April 10 rolled around and waiting in my email inbox was the news that we had scored a permit for June 17, 2020. This was immediately followed by an email saying that Yosemite was still closed due to COVID-19, and if things didn’t reopen prior to my group’s permit date, the permit would be cancelled with no option of rescheduling. Talk about a roller coaster of emotion!

I tuned in to every scrap of news released by the National Park Service (NPS) that I possibly could, including whatever unofficial tidbits I could glean from the Yosemite sub-thread on Reddit. I had almost resigned myself to hoping for better luck next year, but on June 3, the NPS announced that Yosemite would be opening for wilderness and Half Dome permit holders on June 5, and for the rest of the public on June 11. Services and camping would be limited, and admission to the park would be cut by roughly 50 percent. If you didn’t already have lodging secured in the park, a day use reservation would be required. Luckily, my Half Dome permit had us covered.


At 4 a.m. on June 17, my alarm went off. Admittedly, I am not a morning person. I found myself questioning everything I was about to undertake. Was I ready? Had I conditioned myself enough? Was I too old? I don’t typically struggle at higher altitudes and I was no stranger to hiking, but I had also never done a hike with this level of difficulty.

“From the top of Vernal Fall, we continued past the Emerald Pool, up the first set of switchbacks, and past Nevada Fall.”

The journey from Yosemite Valley to Half Dome begins at the Happy Isles trailhead,

The journey from Yosemite Valley to Half Dome begins at the Happy Isles trailhead, and continues up the Mist Trail, past Vernal Fall. In the one and a half miles it took to reach the top of Vernal Fall, I’d already gained 1,000 feet in elevation and climbed over 600 wet granite steps. They definitely don’t call it the Mist Trail for no reason.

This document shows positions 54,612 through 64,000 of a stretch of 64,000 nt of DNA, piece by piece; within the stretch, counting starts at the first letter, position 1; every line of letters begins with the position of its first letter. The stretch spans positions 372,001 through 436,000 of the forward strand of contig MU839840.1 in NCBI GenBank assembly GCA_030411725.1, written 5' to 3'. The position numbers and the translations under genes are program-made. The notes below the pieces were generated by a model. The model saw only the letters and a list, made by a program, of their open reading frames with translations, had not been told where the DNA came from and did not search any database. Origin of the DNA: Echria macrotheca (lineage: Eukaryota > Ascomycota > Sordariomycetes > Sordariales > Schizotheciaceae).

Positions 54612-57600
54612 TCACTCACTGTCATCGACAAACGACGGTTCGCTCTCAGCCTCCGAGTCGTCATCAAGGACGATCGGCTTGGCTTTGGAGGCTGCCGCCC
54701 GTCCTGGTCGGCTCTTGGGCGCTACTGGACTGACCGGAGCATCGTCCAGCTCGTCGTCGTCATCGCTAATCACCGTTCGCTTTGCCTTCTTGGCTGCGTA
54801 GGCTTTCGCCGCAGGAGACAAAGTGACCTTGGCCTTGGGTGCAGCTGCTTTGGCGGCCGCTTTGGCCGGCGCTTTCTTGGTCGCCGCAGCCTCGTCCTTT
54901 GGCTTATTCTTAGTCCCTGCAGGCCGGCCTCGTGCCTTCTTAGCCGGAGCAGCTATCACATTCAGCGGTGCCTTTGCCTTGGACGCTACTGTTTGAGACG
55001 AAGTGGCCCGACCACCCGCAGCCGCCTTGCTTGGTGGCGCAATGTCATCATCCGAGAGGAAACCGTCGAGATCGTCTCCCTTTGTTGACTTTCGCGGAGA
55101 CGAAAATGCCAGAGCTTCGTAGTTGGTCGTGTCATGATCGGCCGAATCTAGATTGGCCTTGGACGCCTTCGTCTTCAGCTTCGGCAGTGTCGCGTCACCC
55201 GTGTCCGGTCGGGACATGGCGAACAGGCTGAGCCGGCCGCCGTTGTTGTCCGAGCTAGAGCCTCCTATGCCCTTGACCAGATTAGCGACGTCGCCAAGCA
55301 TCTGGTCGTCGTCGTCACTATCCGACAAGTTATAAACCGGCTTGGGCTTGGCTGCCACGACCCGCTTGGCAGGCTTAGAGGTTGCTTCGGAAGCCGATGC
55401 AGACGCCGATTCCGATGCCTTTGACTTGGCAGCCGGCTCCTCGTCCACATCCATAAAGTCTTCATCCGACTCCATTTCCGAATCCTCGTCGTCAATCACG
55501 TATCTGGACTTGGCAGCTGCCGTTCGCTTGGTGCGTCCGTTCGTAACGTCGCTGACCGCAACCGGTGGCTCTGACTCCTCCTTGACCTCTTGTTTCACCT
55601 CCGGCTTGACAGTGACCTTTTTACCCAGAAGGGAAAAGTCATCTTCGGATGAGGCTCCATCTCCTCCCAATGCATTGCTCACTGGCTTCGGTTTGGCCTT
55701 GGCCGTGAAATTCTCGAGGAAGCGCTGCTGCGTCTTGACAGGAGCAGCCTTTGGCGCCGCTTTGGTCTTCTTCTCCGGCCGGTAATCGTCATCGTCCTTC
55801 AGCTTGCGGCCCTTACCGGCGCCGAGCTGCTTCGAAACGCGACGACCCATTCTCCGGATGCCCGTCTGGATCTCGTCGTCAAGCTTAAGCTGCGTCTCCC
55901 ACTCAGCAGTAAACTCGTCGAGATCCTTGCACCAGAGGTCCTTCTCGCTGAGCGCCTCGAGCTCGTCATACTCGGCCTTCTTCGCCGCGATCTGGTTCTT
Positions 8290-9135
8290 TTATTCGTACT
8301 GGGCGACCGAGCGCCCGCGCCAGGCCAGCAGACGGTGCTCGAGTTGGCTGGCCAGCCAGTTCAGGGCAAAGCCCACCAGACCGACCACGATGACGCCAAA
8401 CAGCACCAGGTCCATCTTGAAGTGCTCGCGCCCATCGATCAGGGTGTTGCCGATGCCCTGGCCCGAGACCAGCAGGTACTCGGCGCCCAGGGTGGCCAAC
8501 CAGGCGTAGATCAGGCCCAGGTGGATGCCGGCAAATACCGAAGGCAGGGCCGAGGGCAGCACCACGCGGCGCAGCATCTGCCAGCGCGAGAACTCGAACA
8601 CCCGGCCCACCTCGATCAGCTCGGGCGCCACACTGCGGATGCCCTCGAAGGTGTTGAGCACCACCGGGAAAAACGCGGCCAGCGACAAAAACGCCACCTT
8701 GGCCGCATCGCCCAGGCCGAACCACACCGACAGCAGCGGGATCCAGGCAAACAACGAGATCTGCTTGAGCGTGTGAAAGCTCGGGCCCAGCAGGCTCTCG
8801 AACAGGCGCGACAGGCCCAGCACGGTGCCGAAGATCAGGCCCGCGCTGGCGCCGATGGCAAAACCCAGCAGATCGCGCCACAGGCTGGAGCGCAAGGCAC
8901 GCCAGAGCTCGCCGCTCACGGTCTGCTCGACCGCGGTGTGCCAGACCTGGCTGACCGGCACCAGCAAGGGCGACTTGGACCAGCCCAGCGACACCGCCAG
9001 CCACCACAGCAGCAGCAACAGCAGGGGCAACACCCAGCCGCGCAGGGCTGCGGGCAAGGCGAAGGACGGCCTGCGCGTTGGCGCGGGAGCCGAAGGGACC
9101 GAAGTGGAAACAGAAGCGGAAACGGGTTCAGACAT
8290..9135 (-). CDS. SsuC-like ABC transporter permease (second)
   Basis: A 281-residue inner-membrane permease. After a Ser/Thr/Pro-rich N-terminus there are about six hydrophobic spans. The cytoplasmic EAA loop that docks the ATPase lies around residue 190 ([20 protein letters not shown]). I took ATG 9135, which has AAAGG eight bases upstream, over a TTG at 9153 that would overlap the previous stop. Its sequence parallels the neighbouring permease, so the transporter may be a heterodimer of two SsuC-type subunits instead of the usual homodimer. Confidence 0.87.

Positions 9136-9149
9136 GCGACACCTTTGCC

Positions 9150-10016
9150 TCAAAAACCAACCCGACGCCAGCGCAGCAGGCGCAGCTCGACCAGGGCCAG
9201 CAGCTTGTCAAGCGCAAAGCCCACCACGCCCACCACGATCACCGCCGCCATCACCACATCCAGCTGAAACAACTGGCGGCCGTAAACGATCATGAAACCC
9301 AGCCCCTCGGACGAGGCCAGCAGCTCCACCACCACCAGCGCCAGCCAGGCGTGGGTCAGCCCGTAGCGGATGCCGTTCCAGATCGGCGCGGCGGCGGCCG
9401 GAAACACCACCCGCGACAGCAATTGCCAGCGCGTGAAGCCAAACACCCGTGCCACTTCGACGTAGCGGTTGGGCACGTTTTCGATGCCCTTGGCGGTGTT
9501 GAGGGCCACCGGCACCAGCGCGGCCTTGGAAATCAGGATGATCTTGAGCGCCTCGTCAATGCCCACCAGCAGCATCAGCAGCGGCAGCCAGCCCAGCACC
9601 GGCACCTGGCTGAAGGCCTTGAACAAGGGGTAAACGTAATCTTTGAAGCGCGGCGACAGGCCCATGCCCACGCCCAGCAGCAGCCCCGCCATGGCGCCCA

This was the “easy” part.

From the top of Vernal Fall, we continued past the Emerald Pool, up the first set of switchbacks, and past Nevada Fall. By the time we reached the halfway point of the hike up, one of our group of three had already decided to turn back and the other was starting to question how much farther she would be able to go. As for me, it was going to be sheer stubbornness that got me to the top. Blessedly, the next mile was relatively flat. Unfortunately, it was the only flat section of the hike. Once we reached Little Yosemite Valley, it was more uphill switchbacks through absolutely stunning, old-growth pine forests. The smell of sun-baked pine trees is one of my favorite scents on earth.

At long last, we reached the base of Sub Dome. This is as far as you can go without a permit. The rangers were super friendly and after checking everyone’s permit, they gave a brief safety presentation. I’d say that there was no turning back after this, but in all honesty, Sub Dome was mentally tougher than going up the cables. The 400-foot climb up and over Sub Dome involves more switchbacks on very uneven steps carved straight out of the granite. There are no railings to hold onto and in almost all directions, it’s a straight fall down. This is where the last member of our small group called it, and I can’t say that I blame her. I continued up and over, driven by the previously mentioned stubbornness and sheer exhilaration. The cable portion loomed in front of me. I took a quick breather, pulled on my gloves, made sure that my pack was secure, and before I could have any second thoughts, I started the final 400 foot, 45-55 degree ascent up the cables.

When I reached the top, I cried. I was so overwhelmed with all of the emotions. I couldn’t believe I had done it. Every time another hiker appeared at the top of the cables, the hikers already at the top cheered and clapped for them. These were my people–full of enthusiasm and the knowledge that their bodies were built to do hard things.

I’m already planning my next trip.

Photos Provided